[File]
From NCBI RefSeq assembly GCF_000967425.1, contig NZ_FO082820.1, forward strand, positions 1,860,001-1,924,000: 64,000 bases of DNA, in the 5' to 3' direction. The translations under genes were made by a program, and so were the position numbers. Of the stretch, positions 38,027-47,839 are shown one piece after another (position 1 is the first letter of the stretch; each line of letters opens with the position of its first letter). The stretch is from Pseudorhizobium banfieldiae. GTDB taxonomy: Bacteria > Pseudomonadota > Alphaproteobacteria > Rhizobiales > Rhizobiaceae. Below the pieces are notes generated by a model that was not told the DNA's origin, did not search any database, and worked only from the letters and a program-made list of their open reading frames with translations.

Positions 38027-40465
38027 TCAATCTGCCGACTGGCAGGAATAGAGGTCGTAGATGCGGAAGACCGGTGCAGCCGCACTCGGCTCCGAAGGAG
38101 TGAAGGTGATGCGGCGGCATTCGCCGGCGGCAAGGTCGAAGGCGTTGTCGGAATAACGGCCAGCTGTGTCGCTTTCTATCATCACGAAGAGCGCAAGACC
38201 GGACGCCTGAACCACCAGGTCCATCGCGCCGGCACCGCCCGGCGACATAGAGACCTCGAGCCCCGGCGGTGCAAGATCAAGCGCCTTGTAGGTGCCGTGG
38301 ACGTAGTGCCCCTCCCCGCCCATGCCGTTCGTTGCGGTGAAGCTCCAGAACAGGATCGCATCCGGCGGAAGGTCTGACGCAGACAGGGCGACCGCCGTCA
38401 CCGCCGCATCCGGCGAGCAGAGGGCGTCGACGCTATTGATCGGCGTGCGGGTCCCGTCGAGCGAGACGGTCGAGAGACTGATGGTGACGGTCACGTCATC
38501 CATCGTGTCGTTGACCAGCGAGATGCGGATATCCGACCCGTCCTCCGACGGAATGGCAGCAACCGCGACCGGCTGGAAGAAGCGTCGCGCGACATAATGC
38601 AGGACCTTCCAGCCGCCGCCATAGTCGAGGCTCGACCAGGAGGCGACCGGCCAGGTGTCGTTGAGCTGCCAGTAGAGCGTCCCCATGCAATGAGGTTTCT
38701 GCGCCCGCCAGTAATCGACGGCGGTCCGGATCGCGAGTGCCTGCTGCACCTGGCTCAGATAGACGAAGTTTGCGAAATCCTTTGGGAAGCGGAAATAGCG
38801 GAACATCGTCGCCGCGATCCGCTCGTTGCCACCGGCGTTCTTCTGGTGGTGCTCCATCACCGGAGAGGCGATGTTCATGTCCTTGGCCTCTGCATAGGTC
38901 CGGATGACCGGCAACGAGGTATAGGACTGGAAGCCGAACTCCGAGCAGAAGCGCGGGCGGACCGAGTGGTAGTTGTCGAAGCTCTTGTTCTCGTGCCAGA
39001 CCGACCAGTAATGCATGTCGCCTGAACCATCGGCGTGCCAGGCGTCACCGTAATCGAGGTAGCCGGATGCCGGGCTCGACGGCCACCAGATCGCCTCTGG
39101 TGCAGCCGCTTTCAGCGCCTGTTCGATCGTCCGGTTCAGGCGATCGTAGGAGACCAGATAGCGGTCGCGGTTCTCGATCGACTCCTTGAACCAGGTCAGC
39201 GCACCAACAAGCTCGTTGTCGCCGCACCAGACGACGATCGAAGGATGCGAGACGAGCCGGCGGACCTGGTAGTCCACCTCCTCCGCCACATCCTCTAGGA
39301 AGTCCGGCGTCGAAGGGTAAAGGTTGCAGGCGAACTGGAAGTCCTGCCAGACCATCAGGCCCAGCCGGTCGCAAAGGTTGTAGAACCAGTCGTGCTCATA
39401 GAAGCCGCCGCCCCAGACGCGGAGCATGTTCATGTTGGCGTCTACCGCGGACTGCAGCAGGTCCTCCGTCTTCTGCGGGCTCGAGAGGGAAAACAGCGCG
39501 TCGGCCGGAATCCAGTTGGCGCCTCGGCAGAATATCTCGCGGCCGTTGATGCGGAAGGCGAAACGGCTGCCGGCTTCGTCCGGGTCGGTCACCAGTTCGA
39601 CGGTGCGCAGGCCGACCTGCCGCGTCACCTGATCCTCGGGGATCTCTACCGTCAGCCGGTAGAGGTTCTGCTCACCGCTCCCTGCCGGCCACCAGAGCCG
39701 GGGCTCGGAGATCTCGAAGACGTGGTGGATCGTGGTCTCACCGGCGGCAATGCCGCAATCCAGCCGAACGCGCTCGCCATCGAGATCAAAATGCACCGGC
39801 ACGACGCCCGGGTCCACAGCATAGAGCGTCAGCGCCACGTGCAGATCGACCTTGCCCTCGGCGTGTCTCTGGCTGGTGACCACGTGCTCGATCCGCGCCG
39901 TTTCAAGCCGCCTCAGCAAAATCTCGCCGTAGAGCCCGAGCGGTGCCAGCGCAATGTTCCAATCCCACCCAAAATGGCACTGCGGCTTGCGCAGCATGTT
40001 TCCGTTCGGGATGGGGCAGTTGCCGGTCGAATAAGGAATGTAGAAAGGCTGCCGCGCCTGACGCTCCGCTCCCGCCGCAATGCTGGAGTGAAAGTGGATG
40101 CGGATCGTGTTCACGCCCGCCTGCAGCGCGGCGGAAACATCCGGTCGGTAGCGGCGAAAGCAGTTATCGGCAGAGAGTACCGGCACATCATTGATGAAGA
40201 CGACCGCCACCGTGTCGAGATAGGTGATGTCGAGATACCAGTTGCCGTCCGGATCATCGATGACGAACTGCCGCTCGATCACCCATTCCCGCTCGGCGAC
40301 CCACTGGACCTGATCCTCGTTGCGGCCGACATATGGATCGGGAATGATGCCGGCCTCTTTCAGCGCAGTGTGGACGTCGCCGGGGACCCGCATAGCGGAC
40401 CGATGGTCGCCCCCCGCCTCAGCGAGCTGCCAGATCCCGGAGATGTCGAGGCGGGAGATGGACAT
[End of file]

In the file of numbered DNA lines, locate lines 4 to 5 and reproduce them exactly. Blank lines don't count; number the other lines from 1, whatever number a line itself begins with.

38101 TGAAGGTGATGCGGCGGCATTCGCCGGCGGCAAGGTCGAAGGCGTTGTCGGAATAACGGCCAGCTGTGTCGCTTTCTATCATCACGAAGAGCGCAAGACC
38201 GGACGCCTGAACCACCAGGTCCATCGCGCCGGCACCGCCCGGCGACATAGAGACCTCGAGCCCCGGCGGTGCAAGATCAAGCGCCTTGTAGGTGCCGTGG